The TV fakery debate has reached new heights (or depths). Apparently the former controller of BBC 2, Alan Yentob, who now presents a rather ponderous and self-important arts show called Imagine has been cheating. His researchers have been conducting interviews for the programme without Yentob’s august presence. He has then recorded ‘noddies’ to make it look like he was there. ‘Noddies’ are cut-away editing shots where you see the reporter nodding sagely at the interviewee. Sometimes you can see the interviewee; that is a ‘two-shot’ and proves that all were present and correct. Sometimes you only see the reporter, head bobbing up and down; that is a straight-forward single-shot noddy. Generally, they are only used as a way of editing the interview. It allows you to splice different bits of an answer. If you didn’t do it the interviews would ramble on forever (although inevitably the subject will complain about misrepresentation – but that’s another issue). You usually have to film noddies or other editing shots after the interview because you only have one camera which is pointed at the interviewee throughout. I confess I have filmed noddies.
I have filmed noddies where the reporter was there. I have filmed noddies after the interviewee left. I have filmed noddies when a studio interview was done down the line with audio-only and it was then set up to look as if done from the studio in vision. But I have never recorded a noddy when the journalist was not really doing the interview. Everything else is an editing device. To put yourself somewhere that you never were, is a misrepresentation. That’s where I think Yentob is cavalier with his audience and trust in TV. Whether it matters much in an arts show is open to debate. It certainly doesn’t happen much, if at all, in news. I certainly disagree with the BBC source who is quoted as saying that it is ‘a universal practice.’ My point here is that you should always try to be as straight-forward and transparent as possible. Once the audience’s confidence in the illusion that is TV is broken it is difficult to repair. But it is difficult to be too prescriptive. [Don’t forget the POLIS TV trust debate: September 25th]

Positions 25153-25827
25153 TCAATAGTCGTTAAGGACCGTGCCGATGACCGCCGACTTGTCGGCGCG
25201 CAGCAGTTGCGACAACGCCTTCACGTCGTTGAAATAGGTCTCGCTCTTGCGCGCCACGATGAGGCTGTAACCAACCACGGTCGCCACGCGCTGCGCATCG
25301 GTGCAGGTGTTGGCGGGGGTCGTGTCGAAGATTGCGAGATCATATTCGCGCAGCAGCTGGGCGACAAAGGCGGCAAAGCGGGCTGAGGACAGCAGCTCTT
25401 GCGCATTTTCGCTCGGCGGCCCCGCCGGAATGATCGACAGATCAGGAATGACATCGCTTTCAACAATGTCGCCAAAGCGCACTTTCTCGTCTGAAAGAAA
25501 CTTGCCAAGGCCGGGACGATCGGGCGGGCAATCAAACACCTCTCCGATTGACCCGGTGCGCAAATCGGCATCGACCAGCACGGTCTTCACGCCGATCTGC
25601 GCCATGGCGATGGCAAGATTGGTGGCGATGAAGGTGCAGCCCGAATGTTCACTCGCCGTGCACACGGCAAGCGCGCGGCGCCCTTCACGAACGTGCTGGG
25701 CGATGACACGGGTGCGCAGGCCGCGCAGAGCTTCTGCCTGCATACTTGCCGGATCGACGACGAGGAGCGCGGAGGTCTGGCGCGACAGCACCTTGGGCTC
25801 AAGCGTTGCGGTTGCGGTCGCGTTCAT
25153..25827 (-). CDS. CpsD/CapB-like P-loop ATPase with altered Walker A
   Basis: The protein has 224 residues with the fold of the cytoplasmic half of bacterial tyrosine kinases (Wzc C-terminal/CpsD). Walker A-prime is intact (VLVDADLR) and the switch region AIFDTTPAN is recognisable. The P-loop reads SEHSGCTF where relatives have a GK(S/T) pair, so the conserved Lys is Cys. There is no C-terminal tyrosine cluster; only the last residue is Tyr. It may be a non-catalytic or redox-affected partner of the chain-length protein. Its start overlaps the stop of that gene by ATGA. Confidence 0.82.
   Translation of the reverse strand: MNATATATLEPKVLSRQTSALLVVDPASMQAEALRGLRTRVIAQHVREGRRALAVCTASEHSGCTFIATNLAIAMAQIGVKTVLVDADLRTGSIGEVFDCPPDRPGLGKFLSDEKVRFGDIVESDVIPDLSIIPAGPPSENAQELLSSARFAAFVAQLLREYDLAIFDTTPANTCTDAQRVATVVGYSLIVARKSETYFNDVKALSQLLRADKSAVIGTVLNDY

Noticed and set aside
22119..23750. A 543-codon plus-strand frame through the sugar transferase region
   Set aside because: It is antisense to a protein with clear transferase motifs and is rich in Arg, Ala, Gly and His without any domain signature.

Five News has banned noddies along with some other TV Newstechniques that tweak reality, but they are missing the point. (It is interesting that Sky, who make Five News, have not adopted the same regime). Every editor I every worked for would like journalists never to use noddies or other crass techniques such as those dreadful walking shots which set up interviews. But journalists operate under limits of time and resources and are prone to adopt formulaic practices when under pressure. Five is not really addressing the other more important issues about trust.
“The issue of editing shots is in a different league from the incidents of deception and dishonesty which have caused turmoil in the TV industry in recent months. But if the industry’s response to those problems is a new level of transparency towards our viewers then it is surely right to address what we used to call the “magic of television”
I think the noddy debate is a distraction. But we are right to be concerned about trust. This is not just about faked phone-ins or badly edited promos for Royal documentaries. In an internet age people expect much greater transparency and much greater humility from journalists. We need to be more open and interactive. As Jeremy Paxman pointed out in his Edinburgh lecture – a brilliant exposition of the pressures on good TV journalism – the root of the evil is the triumph of the market mentality over an editorial culture. What he alluded to, but I think underplayed, is the degree to which new media means we must change our ways. The party is over. The Oxbridge/metropolitan elite that has run the nicer end of British TV news for its own satisfaction has to realise that its culture has to evolve, and rather quickly.
Oh, and by the way. The reason for the headline for this post? My kid’s favourite joke (OK, MY favourite joke) is this:
Why have elephants got big ears?
Because Noddy won’t pay the ransom!!!
POLIS will be debating Trust in TV with a panel of major TV figures on September 25th: